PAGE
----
D'Arcy Gue

ICD-10 and Your Bottom Line

November 14, 2013

ICD-10 1 Minute Read

The implementation of ICD-10 will result in an initial decrease in cash flow for even the best prepared healthcare organization.  CMS projects that it may take up to two years after the October 1, 2014 implementation date to get payment cycles back in line. Officials have recommended that healthcare organizations budget for up to a 40 percent increase in outstanding payments.

What must be top of mind is that the severity and duration of ICD-10’s negative impact will be dependent on the quality of the implementation. You might not avoid all of the financial risks ICD-10 imposes, but if you’re prepared, you can minimize their impact.planning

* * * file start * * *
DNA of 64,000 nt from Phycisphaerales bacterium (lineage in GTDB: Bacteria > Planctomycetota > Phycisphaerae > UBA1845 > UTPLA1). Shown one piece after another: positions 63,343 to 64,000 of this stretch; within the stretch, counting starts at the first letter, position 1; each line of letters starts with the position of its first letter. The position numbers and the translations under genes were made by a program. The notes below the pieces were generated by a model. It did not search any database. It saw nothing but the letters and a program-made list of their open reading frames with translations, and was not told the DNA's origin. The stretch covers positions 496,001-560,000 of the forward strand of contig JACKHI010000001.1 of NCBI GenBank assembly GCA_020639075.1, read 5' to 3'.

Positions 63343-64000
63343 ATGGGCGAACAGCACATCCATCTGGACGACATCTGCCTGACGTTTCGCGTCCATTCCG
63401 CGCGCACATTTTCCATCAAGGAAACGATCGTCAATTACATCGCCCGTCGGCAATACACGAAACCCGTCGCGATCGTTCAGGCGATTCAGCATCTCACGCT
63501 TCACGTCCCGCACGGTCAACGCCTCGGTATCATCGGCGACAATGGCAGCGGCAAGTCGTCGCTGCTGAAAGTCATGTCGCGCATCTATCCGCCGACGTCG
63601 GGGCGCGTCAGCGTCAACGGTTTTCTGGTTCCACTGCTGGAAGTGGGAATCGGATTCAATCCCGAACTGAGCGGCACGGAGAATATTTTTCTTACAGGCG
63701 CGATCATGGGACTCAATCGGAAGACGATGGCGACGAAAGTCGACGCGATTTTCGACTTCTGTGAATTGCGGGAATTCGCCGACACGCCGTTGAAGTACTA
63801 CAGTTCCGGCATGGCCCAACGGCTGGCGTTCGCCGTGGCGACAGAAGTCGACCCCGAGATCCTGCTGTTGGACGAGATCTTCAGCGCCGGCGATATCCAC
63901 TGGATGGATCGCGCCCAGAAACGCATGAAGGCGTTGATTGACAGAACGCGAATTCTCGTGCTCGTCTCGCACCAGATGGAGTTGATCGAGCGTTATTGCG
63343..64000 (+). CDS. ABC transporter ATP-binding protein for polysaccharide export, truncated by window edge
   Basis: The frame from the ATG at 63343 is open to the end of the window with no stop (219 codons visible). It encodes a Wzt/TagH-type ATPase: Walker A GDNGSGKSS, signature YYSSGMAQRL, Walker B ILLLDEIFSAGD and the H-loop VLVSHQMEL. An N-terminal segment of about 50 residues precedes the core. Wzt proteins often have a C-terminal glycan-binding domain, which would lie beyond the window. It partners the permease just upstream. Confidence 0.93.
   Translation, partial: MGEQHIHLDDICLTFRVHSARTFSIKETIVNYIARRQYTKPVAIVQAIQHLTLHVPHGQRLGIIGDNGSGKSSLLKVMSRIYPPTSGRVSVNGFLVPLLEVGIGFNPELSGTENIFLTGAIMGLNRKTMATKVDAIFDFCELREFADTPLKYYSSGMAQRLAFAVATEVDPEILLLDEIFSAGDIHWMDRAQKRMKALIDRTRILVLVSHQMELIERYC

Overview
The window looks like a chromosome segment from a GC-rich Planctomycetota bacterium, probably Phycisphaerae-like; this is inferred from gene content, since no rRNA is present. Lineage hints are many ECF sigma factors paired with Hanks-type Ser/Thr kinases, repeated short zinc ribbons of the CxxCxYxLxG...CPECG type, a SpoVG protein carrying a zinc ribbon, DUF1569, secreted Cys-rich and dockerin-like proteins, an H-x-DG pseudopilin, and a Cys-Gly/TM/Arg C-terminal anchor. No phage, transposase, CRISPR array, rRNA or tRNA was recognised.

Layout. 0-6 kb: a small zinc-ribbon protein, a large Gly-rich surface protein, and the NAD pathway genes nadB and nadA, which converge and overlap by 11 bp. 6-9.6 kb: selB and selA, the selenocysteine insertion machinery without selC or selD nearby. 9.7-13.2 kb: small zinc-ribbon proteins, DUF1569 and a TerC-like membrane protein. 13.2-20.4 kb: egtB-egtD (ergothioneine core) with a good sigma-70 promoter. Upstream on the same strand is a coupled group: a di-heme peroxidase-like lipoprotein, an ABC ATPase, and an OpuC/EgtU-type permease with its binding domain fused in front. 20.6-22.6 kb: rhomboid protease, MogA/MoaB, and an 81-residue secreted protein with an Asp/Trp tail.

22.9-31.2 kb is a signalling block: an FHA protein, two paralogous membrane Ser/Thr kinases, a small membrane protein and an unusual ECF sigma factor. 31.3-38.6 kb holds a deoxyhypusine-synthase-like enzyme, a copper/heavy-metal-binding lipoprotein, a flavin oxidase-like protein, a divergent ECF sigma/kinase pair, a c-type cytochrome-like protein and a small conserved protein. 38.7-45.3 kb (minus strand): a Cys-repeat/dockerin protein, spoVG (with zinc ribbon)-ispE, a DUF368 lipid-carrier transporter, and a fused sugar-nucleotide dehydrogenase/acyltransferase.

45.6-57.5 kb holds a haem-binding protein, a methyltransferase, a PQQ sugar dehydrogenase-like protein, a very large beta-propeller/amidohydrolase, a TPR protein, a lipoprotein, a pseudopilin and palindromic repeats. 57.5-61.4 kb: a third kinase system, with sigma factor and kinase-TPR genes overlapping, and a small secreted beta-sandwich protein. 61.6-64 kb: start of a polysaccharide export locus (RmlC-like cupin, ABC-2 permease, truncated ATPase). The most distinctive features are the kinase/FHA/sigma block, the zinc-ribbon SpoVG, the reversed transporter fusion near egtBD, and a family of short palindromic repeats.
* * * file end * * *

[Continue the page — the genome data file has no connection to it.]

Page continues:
Because ICD-10 coded data will be the baseline for almost all financial reimbursement for the healthcare provider, you absolutely need a clear picture of how your clinical activities translate into ICD-10 codes.  Without that picture, you don’t have the information you need to make income projections and you can’t accurately make key financial decisions, such as:

  • Contracting, and proposed ICD-10 reimbursements
  • ACO propositions and their proposed risks and rewards
  • Participation in voluntary quality-of-care programs

To understand the impacts of ICD-10 on your revenue and make reasonable decisions, you need to be able to answer four questions:

  • Is my current documentation sufficient to derive revenue neutral coding?
  • Is my coding sufficient to produce revenue neutral DRGs?
  • Does the DRG assignment of my visits change under ICD-10?
  • Do my proposed payer reimbursement rates for ICD-10 affect my bottom line?

We’ll cover methods to answering the questions above in our “ICD-10 and Your Bottom Line” series.  Subscribe today to receive each post in the series.

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